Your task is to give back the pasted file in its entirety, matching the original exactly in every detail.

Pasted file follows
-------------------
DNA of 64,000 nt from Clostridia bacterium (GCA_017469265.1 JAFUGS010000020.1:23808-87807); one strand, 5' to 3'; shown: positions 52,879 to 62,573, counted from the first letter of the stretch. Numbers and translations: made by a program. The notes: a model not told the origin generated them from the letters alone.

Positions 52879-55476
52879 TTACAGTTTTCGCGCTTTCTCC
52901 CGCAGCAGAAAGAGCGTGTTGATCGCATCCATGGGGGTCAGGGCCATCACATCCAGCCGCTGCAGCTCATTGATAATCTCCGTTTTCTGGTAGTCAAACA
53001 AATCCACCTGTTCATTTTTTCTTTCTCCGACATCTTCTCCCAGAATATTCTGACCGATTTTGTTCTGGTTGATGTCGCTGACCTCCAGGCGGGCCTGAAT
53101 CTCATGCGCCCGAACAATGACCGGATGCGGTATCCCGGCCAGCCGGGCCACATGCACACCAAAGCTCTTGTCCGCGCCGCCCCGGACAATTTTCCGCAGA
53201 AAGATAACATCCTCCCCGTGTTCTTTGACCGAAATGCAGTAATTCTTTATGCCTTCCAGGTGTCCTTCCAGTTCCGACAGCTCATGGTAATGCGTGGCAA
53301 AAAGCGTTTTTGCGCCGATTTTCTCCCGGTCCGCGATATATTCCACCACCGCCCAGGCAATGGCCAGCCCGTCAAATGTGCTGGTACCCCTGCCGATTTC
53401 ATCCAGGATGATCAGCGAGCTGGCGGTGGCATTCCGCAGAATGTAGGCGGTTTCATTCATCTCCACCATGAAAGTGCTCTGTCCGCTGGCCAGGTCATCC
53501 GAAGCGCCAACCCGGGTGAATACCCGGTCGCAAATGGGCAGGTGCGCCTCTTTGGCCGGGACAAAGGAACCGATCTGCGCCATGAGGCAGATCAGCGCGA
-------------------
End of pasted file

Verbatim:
DNA of 64,000 nt from Clostridia bacterium (GCA_017469265.1 JAFUGS010000020.1:23808-87807); one strand, 5' to 3'; shown: positions 52,879 to 62,573, counted from the first letter of the stretch. Numbers and translations: made by a program. The notes: a model not told the origin generated them from the letters alone.

Positions 52879-55476
52879 TTACAGTTTTCGCGCTTTCTCC
52901 CGCAGCAGAAAGAGCGTGTTGATCGCATCCATGGGGGTCAGGGCCATCACATCCAGCCGCTGCAGCTCATTGATAATCTCCGTTTTCTGGTAGTCAAACA
53001 AATCCACCTGTTCATTTTTTCTTTCTCCGACATCTTCTCCCAGAATATTCTGACCGATTTTGTTCTGGTTGATGTCGCTGACCTCCAGGCGGGCCTGAAT
53101 CTCATGCGCCCGAACAATGACCGGATGCGGTATCCCGGCCAGCCGGGCCACATGCACACCAAAGCTCTTGTCCGCGCCGCCCCGGACAATTTTCCGCAGA
53201 AAGATAACATCCTCCCCGTGTTCTTTGACCGAAATGCAGTAATTCTTTATGCCTTCCAGGTGTCCTTCCAGTTCCGACAGCTCATGGTAATGCGTGGCAA
53301 AAAGCGTTTTTGCGCCGATTTTCTCCCGGTCCGCGATATATTCCACCACCGCCCAGGCAATGGCCAGCCCGTCAAATGTGCTGGTACCCCTGCCGATTTC
53401 ATCCAGGATGATCAGCGAGCTGGCGGTGGCATTCCGCAGAATGTAGGCGGTTTCATTCATCTCCACCATGAAAGTGCTCTGTCCGCTGGCCAGGTCATCC
53501 GAAGCGCCAACCCGGGTGAATACCCGGTCGCAAATGGGCAGGTGCGCCTCTTTGGCCGGGACAAAGGAACCGATCTGCGCCATGAGGCAGATCAGCGCGA